The book came out this July and has been very well-received, so much so that Wilber is thinking about additional book projects, maybe even a sequel.

“There are still many, many stories to tell,” Wilber said. “There’s probably a decade’s worth of books to write if you want to do drag racing, I guarantee you.”

And indeed, Wilber, now 61, is already preparing to do two more books, one on drag racing and the other on minor league baseball.

Drag racing books are rare to come by. How Wilber arrived at writing his book is interesting. It was during his final season on the NHRA circuit – and during the 2015 U.S. Nationals – when Wilber confided in a fellow PR rep who was also at a similar career crossroads about retiring and pursuing other opportunities.

Close friends for many years, they looked at each other and the answer just struck Wilber.

“I don’t know what I want to do when I grow up,” Wilber said, recalling the conversation with a laugh. “What am I really supposed to be doing here?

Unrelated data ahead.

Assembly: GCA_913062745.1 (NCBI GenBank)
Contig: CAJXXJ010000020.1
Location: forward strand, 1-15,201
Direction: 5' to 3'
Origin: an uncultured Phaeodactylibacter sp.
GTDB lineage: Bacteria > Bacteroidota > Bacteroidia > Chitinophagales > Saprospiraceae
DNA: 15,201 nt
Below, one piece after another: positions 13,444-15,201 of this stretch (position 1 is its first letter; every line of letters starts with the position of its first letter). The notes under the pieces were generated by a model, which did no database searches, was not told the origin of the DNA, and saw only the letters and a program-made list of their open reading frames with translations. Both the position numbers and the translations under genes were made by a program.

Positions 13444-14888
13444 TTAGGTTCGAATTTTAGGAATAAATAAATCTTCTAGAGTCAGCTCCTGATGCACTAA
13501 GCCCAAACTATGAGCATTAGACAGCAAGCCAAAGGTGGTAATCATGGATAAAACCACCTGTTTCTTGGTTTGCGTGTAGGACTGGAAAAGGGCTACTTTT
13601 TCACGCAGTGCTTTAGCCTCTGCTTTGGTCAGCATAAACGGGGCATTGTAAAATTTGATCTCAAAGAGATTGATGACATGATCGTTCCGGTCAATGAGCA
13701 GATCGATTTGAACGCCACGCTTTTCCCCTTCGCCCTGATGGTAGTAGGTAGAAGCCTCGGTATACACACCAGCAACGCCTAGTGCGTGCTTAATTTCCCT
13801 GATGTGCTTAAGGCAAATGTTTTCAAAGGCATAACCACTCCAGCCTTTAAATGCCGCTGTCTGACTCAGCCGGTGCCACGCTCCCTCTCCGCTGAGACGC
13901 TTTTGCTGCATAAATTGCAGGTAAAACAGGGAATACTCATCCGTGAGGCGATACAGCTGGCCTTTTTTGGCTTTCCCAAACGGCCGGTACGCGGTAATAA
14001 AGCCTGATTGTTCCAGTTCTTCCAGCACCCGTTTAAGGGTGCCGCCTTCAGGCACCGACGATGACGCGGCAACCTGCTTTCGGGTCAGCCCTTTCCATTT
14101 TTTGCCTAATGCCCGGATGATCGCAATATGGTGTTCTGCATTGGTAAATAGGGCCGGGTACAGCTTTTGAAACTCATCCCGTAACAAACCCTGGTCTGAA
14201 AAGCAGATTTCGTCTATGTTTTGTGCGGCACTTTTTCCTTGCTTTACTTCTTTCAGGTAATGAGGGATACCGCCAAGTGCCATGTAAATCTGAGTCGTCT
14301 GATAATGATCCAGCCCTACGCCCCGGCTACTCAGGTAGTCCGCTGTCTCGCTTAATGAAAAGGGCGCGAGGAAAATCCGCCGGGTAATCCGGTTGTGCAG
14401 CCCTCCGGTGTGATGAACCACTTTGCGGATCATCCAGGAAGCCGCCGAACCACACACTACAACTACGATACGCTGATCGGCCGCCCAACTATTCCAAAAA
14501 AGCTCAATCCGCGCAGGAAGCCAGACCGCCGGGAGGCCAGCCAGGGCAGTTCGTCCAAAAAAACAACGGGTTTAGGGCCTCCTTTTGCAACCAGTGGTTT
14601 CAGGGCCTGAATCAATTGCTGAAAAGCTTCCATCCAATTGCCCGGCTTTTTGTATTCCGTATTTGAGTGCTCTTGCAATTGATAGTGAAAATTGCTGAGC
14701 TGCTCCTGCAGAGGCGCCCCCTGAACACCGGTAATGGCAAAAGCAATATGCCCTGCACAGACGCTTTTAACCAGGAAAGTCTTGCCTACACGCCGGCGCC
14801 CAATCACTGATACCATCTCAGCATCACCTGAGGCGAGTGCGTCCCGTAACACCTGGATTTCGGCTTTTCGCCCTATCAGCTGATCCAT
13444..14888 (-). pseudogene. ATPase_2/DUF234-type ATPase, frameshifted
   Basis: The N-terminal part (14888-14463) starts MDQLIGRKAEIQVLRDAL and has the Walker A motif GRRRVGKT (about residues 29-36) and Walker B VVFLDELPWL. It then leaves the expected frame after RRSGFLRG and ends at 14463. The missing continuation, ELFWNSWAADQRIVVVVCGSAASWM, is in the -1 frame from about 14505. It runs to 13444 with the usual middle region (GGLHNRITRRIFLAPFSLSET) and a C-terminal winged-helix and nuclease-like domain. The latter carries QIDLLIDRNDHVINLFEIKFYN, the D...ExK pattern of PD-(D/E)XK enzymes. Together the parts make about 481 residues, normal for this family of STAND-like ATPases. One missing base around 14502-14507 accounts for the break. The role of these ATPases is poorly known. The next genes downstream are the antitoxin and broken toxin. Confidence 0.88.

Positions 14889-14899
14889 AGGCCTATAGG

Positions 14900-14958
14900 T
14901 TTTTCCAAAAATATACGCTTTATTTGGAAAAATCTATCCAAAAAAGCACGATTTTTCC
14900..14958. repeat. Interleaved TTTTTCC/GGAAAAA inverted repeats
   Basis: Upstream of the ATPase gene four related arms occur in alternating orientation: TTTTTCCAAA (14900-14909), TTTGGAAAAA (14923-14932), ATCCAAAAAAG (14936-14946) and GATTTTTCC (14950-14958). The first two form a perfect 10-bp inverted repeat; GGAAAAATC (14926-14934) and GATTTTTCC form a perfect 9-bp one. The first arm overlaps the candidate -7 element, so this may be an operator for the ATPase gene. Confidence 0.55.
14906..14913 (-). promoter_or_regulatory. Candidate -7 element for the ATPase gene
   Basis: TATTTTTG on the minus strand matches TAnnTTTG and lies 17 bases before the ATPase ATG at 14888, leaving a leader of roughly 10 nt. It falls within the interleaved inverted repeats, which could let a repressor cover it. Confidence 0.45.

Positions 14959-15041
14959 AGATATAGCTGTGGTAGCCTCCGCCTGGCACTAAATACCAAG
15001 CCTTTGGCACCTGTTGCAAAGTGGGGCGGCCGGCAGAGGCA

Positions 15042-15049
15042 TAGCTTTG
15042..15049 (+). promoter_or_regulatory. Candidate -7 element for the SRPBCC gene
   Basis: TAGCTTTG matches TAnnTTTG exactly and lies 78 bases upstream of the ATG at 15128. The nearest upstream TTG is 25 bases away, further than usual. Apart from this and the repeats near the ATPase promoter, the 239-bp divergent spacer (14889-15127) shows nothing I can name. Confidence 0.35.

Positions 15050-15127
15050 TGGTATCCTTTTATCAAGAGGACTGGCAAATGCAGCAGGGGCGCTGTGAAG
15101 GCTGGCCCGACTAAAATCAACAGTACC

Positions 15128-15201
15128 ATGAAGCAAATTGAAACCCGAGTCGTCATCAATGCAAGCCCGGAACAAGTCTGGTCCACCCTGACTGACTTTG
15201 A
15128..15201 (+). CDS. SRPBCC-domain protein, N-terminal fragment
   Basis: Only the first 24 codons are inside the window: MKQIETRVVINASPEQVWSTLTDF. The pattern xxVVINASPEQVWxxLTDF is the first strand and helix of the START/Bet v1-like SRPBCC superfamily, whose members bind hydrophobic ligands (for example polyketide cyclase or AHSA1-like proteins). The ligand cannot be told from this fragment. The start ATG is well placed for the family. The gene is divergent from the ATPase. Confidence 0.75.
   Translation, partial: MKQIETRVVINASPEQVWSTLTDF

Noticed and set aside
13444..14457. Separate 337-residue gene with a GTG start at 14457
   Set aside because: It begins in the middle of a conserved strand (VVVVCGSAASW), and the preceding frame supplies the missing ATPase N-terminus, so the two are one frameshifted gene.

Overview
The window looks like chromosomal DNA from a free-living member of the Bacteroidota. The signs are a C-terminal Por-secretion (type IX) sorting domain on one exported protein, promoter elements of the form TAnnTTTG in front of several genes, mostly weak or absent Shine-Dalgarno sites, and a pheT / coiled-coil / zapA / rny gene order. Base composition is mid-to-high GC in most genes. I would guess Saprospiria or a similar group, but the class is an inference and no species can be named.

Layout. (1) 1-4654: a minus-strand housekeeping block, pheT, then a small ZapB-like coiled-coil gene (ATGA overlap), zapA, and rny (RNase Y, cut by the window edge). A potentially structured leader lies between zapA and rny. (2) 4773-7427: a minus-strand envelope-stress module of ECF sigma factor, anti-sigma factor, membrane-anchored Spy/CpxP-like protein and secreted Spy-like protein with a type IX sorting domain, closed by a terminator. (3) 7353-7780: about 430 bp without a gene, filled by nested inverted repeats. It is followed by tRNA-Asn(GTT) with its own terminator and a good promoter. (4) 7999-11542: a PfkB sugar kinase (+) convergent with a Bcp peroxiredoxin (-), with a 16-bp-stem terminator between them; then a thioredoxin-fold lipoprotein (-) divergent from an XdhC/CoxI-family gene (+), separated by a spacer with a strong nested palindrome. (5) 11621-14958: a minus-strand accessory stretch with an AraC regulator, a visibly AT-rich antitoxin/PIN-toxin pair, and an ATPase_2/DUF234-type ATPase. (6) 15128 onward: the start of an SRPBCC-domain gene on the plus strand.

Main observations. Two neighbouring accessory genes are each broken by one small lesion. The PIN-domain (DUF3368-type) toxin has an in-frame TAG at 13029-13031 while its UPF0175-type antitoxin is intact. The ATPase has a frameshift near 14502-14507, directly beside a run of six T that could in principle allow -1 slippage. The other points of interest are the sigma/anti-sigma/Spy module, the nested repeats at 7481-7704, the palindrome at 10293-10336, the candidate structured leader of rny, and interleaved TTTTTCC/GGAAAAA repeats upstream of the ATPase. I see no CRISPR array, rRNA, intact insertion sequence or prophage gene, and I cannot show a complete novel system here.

“I looked at her and it was right then and there that I decided to write my book. I just made up my mind and I’ve done it.”

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“Bats, Balls and Burnouts” is available on Amazon.com, on Kindle and Nook formats, and will be on sale at Tim Wilkerson’s souvenir trailer this weekend at LOR.

Wilber will be at the trailer during much of Sunday, signing books, as well.

Follow @JerryBonkowski

NASCAR America: Scott Speed’s quest for Red Bull GRC three-peat